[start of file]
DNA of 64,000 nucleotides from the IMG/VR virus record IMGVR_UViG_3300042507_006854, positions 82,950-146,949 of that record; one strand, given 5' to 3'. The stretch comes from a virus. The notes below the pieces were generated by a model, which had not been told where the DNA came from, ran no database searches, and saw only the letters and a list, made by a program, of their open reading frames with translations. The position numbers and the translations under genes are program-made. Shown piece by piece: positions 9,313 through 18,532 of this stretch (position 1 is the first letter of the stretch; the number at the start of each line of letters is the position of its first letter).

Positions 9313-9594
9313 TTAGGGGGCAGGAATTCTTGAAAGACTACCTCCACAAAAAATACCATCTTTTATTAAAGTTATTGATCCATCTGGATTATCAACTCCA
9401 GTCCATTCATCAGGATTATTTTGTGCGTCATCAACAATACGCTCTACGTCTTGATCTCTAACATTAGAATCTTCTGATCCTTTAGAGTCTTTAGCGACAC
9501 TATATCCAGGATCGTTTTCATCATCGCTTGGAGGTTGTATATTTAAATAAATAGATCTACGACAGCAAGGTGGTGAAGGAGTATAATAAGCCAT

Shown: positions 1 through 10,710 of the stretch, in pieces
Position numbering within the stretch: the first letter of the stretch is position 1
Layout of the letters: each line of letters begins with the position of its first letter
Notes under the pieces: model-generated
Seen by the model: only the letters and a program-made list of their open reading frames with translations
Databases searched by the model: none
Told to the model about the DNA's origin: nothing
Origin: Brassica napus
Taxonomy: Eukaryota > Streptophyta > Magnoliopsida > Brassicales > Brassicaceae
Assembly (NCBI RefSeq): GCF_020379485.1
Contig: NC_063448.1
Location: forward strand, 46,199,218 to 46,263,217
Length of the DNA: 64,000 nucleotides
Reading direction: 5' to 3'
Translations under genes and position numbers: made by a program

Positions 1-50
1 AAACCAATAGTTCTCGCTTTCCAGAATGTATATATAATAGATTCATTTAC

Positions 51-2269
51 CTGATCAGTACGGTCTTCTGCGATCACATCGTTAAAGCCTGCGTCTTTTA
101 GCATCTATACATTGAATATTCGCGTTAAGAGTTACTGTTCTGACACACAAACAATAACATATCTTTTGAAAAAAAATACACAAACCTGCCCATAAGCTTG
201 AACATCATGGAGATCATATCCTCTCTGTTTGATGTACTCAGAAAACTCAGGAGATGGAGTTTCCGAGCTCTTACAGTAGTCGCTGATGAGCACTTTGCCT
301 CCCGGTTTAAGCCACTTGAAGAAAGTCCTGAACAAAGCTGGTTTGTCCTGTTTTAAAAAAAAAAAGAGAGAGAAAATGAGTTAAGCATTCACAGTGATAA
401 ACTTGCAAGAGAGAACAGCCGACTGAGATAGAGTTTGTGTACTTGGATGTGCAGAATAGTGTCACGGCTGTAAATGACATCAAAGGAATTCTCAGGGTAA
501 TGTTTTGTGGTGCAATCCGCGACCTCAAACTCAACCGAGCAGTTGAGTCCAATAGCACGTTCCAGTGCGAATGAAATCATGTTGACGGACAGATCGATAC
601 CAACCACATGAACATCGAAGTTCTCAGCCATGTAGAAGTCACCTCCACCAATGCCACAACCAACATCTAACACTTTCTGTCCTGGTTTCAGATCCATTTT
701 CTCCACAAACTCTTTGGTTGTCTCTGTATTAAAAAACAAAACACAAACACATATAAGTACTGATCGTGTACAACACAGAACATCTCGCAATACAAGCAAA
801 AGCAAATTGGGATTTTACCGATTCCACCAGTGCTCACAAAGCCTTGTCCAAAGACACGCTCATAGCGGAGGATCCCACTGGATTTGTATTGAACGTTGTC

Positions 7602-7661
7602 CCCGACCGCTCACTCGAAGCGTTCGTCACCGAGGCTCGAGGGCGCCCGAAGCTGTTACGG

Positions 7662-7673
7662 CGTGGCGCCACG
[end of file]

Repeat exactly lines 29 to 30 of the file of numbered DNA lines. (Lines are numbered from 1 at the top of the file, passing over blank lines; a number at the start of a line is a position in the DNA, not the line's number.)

501 TGTTTTGTGGTGCAATCCGCGACCTCAAACTCAACCGAGCAGTTGAGTCCAATAGCACGTTCCAGTGCGAATGAAATCATGTTGACGGACAGATCGATAC
601 CAACCACATGAACATCGAAGTTCTCAGCCATGTAGAAGTCACCTCCACCAATGCCACAACCAACATCTAACACTTTCTGTCCTGGTTTCAGATCCATTTT